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Regional firm seeks OK from state to open mine

Pending state Department of Environmental Protection approvals, a new mine will open in 2015 in the Alle-Kiski Valley but it won't produce coal.

Allegheny Minerals Corporation, based in Kittanning, wants to open an underground limestone mine that will straddle the Armstrong-Butler County line. The bulk of the mine, named the Bison Mine, will be in West Franklin Township, Armstrong County, but will cross into Winfield and Clearfield townships, Butler County.

Darrell Lewis, Allegheny Mineral's chief engineer, said the mine's location is roughly bounded by Route 422 to the north, the county line to the west and Buffalo Creek to the east and south. He said the mine's entrance will be off Mushroom Farm Road and thinks the last underground limestone mine was opened about 20 years ago.

“This would be our first attempt at underground mining,” said Mark Snyder, whose family owns Allegheny Minerals. “We've had open pit quarry operations for 50-plus years.”

An informal public conference will be held Oct. 23 from 1 to 3 p.m. in the Worthington-West Franklin Volunteer Fire Department, Worthington regarding the non-coal mining permit application from Allegheny Mineral. DEP and the Armstrong County Conservation district have scheduled the meeting to allow all interested persons to make comment on the application.

“We've been working on this permit for three years,” said Lewis. “There's a lot of background development that goes into this.”

Snyder said the underground mining of limestone is different than surface mining in two key areas.

”Underground, your efforts are all concentrated on the seam itself,” he said. “With surface mining, you spend a lot of time dealing with overburden, that is the dirt that is over the limestone seam. That takes substantial investment and huge machinery to move that dirt.”

Snyder said, “There's a lot more practices you have to follow as far as roof bolting and providing a safe environment for your workers.”

Lewis said the mineral will be mined from the Vanport Limestone Seam, one of several limestone seams located throughout the state.

In comparing an underground limestone mine to a coal mine, Snyder said there are a lot of differences. One notable one is the seam itself.

“In this area, the seam would be 3 to 5 feet high for coal,” Snyder said. “For limestone, it is much thicker; we're averaging 15 feet.”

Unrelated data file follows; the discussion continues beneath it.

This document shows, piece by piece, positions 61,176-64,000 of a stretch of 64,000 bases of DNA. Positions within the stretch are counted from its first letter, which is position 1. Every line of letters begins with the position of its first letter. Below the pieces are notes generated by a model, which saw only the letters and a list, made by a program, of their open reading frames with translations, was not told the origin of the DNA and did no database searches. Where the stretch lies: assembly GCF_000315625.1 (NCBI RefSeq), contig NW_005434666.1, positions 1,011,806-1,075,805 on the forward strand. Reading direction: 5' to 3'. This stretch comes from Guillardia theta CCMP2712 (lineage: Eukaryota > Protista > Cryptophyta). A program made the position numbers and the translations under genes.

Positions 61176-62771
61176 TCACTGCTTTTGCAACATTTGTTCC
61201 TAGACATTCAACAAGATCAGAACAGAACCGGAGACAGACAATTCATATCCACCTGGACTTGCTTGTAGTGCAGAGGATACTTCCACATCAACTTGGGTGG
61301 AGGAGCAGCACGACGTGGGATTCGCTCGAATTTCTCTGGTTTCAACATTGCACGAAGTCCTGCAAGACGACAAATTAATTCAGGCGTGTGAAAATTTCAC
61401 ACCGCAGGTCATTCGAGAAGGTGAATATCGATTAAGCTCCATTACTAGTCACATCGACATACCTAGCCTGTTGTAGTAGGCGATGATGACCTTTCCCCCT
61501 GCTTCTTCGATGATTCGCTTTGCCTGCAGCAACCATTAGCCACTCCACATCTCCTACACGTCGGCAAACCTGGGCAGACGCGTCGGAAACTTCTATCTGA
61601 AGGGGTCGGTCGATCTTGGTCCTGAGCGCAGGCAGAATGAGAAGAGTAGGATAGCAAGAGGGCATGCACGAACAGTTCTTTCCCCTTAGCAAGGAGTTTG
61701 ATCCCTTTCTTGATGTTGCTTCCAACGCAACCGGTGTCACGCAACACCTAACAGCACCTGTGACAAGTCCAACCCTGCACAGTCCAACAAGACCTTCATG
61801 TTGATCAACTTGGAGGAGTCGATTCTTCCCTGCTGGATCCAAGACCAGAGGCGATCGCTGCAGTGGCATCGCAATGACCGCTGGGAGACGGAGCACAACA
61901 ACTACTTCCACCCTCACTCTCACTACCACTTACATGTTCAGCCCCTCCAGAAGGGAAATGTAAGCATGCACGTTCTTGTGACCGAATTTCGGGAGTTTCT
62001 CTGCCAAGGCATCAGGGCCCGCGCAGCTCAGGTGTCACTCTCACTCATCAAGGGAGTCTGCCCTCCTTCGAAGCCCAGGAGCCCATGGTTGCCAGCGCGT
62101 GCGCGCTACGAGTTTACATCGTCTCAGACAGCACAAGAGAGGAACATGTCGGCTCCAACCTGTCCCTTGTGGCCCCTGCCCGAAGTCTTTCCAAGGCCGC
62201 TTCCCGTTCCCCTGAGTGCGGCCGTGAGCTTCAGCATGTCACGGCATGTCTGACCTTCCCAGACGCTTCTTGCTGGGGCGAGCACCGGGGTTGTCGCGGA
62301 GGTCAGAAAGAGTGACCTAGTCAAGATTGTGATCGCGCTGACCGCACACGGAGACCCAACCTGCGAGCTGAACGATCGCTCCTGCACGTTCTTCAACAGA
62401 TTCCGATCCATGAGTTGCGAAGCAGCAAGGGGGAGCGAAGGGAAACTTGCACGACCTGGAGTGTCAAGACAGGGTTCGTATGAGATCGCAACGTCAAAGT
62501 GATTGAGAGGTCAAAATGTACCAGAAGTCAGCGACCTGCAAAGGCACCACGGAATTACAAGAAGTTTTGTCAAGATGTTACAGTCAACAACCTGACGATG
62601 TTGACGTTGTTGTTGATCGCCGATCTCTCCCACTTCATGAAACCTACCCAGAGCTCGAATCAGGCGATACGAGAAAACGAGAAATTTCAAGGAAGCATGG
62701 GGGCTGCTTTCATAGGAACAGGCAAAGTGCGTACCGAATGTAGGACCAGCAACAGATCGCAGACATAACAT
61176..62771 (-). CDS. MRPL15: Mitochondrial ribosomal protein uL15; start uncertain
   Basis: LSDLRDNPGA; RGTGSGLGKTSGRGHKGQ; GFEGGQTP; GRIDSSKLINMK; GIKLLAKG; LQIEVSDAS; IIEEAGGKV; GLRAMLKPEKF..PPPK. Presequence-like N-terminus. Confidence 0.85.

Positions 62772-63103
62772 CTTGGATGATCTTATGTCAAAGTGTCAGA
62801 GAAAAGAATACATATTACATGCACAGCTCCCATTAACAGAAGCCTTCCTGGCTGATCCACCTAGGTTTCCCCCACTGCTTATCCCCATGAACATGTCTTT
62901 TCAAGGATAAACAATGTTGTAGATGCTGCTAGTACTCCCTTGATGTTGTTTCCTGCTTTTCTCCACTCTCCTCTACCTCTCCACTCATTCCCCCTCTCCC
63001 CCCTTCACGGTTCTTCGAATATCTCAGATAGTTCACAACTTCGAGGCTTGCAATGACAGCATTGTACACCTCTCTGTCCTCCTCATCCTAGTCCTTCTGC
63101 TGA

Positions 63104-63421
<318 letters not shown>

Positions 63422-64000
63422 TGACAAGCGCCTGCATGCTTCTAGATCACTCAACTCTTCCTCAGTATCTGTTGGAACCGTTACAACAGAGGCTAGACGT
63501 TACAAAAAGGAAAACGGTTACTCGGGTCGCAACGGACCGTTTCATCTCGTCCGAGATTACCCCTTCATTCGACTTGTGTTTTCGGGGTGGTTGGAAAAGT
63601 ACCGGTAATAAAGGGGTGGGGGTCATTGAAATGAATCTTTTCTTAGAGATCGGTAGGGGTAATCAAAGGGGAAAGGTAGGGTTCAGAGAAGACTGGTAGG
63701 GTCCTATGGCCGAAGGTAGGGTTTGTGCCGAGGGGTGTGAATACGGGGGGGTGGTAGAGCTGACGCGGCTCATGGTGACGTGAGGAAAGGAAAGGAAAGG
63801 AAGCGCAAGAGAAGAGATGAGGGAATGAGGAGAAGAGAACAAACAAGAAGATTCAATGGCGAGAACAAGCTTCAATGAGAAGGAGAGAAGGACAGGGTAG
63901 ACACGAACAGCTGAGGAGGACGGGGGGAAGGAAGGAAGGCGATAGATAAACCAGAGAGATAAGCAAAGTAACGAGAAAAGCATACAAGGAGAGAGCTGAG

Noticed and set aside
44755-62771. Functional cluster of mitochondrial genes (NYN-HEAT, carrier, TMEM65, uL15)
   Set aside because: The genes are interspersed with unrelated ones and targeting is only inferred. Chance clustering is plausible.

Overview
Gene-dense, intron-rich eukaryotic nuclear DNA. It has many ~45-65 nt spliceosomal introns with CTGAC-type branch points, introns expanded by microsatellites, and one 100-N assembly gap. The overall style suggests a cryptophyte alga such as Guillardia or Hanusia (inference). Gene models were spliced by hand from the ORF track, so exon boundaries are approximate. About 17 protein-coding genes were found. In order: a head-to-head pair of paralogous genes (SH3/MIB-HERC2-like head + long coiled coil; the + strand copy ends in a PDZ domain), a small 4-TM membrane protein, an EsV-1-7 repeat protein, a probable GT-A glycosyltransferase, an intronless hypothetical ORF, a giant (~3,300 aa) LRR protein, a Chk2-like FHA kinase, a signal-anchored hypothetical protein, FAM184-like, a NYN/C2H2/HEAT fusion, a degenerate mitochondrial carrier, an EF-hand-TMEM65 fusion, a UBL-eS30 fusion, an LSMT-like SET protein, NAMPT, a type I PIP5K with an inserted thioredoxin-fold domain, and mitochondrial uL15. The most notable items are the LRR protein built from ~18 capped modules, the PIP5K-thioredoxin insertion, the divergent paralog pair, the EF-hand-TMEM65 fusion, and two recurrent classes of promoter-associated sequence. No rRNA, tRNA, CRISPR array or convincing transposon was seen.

Jamal Rostami, an associate professor of energy and mining engineering at Penn State University, said underground limestone mining is vastly different from underground coal mining.

“Not even close,” Rostami said. “Coal is flammable, it has methane in it; coal dust is explosive. Limestone has none of that. Lime is probably one of the most forgiving materials as far as mining.”

As for potential problems, Rostami indicated that there tend to be few with limestone mines. He said it is possible that mining activity could inadvertently tap into the water table, bringing water into the mine, which then has to be pumped out. But he said that depends on the mine's location.

A major concern regarding water is the discharge of water used in processing the limestone into local waterways. However, Snyder said that is not a concern because his company's process uses a closed system that recycles the water in a continuous loop.

Overall, Rostami said, limestone mines tend to have “a very low footprint in the area.” There is one near State College to which he takes students to tour the operation.

“The one here is a fairly nice, clean operation. It doesn't emit noise or pollution,” Rostami said. “Compared to a coal mine, this is a breeze, and coal mines also are very good these days.”

“We are not foreseeing any major environmental concerns or issues that have not been addressed by the Department of Environmental Protection,” Snyder said.

He said the mine will lead to some limited job opportunities. According to Snyder, 15 to 20 workers will be needed underground and 15 involved in processing on the surface. He said there will probably be some transfers of current employees working in the surface mining operations.

“We're sizing our facility to do a million tons per year,” Snyder said.

Initially, he said production will probably be about a half-million tons and the company will still maintain its surface mining operation.

“We won't be turning it on full-faucet, if you will, until we create more of a market for the product,” Snyder said. “There are certain segments of the market that we have not focused on very heavily because we don't have that extra capacity.

“There is a lot of opportunity in furnishing power plants with chemical limestone,” he said. “They use it in the combustion process to control their emissions. They use it to neutralize acidic emissions.”

Tom Yerace is a staff writer for Trib Total Media. He can be reached at 724-226-4675 or [email protected].


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